Christina Grozinger is distinguished professor of entomology, and director of Penn State’s Center for Pollinator Research. Her research explores the biology and health of honey bees and other pollinators. Using a multidisciplinary approach, Grozinger and colleagues address the complex stressors facing pollinators. Listen in as she updates us on the crisis and notes some ways we might mitigate and reverse the downward trend in pollinator health.
For more information about Penn State’s efforts on developing and restoring landscapes and gardens to provide nutrition for pollinators, visit the Center for Pollinator Research website. The Center is an international leader in the area of pollinator health, and brings together scientists, educators, and stakeholders to address the pollinator crisis.
Probing Questions videos showcase our faculty as they share their views on the question of the day, ranging from scientific advances to social trends and pop culture. We invite you to follow along! Please email series producer Melissa Beattie-Moss at email@example.com with ideas, comments and questions.
Carl Sagan once wrote, “If you wish to make an apple pie from scratch, you must first invent the universe.”
By all rights, that invented universe would include the 20,000 or more acres of apple orchards now in bloom in Adams County, the heart of Pennsylvania’s Fruit Belt. Biglerville is the epicenter of the county’s apple growing activity and home to Penn State’s Fruit Research and Extension Center.
If you wish to invent a universe that will give rise to apple pies, you might also need some researchers to teach you a thing or two, and luckily the Center has some good ones. On a recent visit, I spent time in the orchards with Dave Biddinger, fruit tree research entomologist, and Ed Rajotte, professor of entomology and integrated pest management, and I learned some new things about the buds and the bees. Continue reading On the buds and the bees→
A recent story posted on EOS (Earth & Space Science News) shows us the lengths — or rather, the depths — some scientists go to in their research. The story, illustrated by spectacular photos and an audio slideshow, follows Penn State graduate student Kiya Riverman as she probes the twisting chambers far inside a massive Norwegian glacier. Picture a slot canyon in Utah’s redrock desert, but in shades of black and white and espresso brown. That’s what her glacier cave looks like.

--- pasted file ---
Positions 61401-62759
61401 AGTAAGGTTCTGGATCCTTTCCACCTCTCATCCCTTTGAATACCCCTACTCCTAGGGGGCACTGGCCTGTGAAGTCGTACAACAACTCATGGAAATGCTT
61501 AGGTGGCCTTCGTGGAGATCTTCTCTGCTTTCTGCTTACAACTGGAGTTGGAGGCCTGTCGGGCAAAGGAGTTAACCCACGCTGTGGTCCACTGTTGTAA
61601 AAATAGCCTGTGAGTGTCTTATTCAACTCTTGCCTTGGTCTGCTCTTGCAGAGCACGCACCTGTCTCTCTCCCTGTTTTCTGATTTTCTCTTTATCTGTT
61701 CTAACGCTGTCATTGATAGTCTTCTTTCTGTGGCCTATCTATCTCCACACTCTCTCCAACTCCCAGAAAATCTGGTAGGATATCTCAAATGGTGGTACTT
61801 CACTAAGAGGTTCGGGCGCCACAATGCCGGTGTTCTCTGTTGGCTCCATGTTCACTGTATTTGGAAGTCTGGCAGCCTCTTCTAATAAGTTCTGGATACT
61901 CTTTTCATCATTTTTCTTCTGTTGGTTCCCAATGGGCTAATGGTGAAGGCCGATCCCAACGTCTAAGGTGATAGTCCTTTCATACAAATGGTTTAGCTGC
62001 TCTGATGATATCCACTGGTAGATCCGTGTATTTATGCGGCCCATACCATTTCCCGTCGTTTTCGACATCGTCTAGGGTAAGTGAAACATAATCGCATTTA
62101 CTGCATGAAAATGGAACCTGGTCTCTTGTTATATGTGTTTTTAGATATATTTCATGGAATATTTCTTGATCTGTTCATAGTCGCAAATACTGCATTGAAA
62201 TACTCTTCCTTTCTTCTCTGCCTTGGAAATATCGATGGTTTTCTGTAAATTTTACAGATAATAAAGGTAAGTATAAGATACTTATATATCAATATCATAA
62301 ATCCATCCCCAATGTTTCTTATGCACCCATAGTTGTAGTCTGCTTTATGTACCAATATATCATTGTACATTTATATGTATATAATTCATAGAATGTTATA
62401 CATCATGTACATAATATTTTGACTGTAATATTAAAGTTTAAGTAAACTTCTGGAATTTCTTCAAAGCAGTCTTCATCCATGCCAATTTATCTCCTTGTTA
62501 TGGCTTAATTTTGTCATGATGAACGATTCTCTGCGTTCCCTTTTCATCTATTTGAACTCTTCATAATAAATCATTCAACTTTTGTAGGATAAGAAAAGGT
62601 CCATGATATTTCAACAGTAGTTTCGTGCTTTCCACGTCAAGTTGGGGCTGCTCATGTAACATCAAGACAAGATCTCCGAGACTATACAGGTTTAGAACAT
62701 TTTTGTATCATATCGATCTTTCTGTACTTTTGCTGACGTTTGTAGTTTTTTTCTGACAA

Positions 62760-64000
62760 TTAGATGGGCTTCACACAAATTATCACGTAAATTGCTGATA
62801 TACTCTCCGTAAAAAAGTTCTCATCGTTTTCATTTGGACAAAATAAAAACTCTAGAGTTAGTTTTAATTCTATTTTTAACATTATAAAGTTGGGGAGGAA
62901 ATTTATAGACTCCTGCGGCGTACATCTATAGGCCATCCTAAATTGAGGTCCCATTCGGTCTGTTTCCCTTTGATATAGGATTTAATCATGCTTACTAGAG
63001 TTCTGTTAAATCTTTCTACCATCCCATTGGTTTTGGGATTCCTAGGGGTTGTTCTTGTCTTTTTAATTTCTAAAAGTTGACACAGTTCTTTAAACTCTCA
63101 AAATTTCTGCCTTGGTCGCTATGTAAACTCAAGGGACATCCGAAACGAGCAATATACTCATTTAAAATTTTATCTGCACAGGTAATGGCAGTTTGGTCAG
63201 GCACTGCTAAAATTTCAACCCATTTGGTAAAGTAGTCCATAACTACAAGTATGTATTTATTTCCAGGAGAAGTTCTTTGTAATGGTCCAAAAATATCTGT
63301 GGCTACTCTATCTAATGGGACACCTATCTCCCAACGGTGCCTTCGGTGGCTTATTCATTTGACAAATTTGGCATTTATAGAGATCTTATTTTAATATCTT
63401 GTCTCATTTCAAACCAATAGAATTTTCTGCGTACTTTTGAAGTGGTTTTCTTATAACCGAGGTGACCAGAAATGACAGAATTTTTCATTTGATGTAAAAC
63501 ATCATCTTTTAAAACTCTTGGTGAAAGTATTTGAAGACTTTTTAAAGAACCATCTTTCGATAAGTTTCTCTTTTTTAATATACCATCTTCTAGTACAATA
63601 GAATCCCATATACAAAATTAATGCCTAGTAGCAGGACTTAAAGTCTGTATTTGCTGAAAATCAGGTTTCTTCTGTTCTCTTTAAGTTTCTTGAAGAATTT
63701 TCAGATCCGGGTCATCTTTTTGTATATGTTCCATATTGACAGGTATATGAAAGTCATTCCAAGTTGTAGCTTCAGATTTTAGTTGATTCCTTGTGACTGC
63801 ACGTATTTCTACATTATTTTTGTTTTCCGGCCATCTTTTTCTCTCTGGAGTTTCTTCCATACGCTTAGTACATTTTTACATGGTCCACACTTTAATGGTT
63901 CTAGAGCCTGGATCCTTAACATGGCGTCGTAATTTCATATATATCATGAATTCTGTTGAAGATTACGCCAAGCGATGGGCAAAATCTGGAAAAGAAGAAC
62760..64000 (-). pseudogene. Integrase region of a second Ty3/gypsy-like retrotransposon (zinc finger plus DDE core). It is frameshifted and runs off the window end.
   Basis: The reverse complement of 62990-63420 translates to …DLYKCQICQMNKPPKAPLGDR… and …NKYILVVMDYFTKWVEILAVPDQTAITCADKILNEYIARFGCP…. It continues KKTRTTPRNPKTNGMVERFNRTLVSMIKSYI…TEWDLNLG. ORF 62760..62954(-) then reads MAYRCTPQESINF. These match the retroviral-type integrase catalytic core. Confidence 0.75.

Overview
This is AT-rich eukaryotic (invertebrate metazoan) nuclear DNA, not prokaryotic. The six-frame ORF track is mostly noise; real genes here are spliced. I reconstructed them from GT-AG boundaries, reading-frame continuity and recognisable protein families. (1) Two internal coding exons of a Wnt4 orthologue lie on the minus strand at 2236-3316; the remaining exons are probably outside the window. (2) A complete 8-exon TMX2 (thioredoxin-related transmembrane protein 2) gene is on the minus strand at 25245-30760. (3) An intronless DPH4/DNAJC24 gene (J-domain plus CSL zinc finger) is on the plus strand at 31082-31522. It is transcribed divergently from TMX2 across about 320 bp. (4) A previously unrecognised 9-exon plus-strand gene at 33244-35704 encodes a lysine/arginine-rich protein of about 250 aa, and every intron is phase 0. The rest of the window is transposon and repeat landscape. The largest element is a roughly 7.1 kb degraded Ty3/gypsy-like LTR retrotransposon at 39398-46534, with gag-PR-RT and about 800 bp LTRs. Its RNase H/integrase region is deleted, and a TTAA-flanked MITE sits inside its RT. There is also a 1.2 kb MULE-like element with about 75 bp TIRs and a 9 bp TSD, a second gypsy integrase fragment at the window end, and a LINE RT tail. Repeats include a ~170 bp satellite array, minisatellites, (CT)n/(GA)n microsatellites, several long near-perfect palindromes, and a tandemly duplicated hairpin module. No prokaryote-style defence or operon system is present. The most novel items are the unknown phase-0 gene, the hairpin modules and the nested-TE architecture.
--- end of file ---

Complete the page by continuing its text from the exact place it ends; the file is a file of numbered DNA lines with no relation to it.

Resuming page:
Studying a glacier “from the inside out,” as Riverman puts it, enables her to see firsthand how the ice is changing as surface temperatures rise. She’s been doing research on glaciers and ice sheets for many years from atop the ice, and although she had enjoyed recreational spelunking for a long time, the hobby didn’t intersect with her research until 2010, when a colleague invited her to help him map a glacier cave in Svalbard, Norway. Since then she’s visited the cave many times to monitor its development, as meltwater from the surface spills through it, deepening the chambers, cutting new passages, and reshaping its walls.
Have you ever thought about taking data points and creating music with them? This is exactly what Mark Ballora does.
Ballora, a Penn State associate professor of music technology, translates data into music — also known as data sonification. He does this in part to emphasize that data may be interpreted aurally as well as visually.